Autopsy: Boy died of snake bite
The three-year-old boy who was found dead in a grassy area at the back of an amusement park in Manduae City may have been bitten by a snake.
Jian Jumawan had two puncture wounds in the right lower jaw. Snake bite was the likely cause of the boy’s death, said Dr. Nestor Satur of the PNP Regional Crime Laboratory.
Satur, who examined the body, said there were no signs of foul play because of the absence of blunt trauma and penetrating injuries.
There were speculations that the boy was murdered.
The boy’s father is currently detained at the Mandaue City Jail after he allegedly raped a three-year-old girl last Dec. 26.
The suspect and the victim’s family live in makeshift tents built in the center island of F.F Cruz at the Mandaue Reclamation area.
Arvin Jumawan, said he learned about his son’s death through his co-inmates.
Jumawan said the girl’s father could be behind the killing if it is true that his son was murdered.
“Nibahad man to siya (He threatened that he will exact revenge),” Jumawan told Cebu Daily News.
Though it appeared that the boy had a snake bite, Satur said he could not determine the presence of venom in the body.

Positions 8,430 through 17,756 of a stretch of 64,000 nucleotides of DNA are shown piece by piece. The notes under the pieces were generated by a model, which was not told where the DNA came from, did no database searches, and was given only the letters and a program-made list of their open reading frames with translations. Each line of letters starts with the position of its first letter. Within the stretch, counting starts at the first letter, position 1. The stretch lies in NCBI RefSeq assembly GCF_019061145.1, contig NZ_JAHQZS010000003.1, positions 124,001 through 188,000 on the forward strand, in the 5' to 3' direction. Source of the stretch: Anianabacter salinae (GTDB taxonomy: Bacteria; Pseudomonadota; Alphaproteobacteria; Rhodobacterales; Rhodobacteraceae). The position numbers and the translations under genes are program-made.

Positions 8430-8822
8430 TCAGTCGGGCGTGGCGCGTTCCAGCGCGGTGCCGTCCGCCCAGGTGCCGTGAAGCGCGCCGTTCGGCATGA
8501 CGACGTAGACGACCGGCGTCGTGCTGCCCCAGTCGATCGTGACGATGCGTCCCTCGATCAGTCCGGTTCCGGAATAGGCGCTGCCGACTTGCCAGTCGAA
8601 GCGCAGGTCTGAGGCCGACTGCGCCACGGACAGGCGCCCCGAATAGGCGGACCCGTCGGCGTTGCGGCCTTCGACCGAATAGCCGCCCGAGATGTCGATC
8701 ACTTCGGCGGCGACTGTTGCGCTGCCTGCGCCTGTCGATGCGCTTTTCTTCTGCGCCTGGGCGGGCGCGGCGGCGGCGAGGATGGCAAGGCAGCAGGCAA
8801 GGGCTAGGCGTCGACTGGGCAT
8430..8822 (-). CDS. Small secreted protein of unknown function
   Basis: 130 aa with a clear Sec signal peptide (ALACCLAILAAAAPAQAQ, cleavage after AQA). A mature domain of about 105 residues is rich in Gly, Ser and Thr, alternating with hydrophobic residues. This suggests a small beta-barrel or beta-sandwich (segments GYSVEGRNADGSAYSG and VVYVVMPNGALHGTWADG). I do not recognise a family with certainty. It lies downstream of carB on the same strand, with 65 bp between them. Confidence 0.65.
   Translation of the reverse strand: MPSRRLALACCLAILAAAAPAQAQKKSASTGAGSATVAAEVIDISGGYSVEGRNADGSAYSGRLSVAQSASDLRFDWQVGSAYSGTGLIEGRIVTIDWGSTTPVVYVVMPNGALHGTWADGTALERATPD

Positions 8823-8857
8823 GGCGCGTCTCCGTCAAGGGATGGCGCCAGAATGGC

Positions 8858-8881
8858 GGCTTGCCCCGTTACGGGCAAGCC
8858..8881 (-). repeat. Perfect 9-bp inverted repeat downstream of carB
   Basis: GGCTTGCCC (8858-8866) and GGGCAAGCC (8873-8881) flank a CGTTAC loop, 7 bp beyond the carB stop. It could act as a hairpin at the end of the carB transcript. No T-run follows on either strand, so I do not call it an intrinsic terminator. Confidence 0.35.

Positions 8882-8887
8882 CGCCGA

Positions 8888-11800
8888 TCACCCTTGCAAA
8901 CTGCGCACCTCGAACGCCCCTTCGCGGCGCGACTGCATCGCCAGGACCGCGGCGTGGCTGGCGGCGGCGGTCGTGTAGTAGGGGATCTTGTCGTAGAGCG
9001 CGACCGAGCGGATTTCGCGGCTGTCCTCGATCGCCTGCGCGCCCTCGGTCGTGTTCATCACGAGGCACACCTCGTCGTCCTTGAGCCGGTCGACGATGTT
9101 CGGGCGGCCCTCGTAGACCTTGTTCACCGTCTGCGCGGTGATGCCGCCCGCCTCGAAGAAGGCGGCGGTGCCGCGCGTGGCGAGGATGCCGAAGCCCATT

Jian’s relatives said they could not believe that the boy died from a snake bite.
People living near the place where the boy was found said they haven’t seen a snake in the area.
A plastic bag was found near the body.
Insp. Ramil Morpos said the plastic bag will be examined to find out if it contains traces of saliva which would indicate that it was used to suffocate the boy.
Morpos, chief of the homicide section of the Mandaue City police, said the investigation will be stopped because of the autopsy result showing there was no foul play involved in the boy’s death.
Some residents said they feared that the boy was killed by a vampire. They said they’ve been hearing unusual sounds in the area at night.
Subscribe to our daily newsletter
Subscribe to INQUIRER PLUS to get access to The Philippine Daily Inquirer & other 70+ titles, share up to 5 gadgets, listen to the news, download as early as 4am & share articles on social media. Call 896 6000.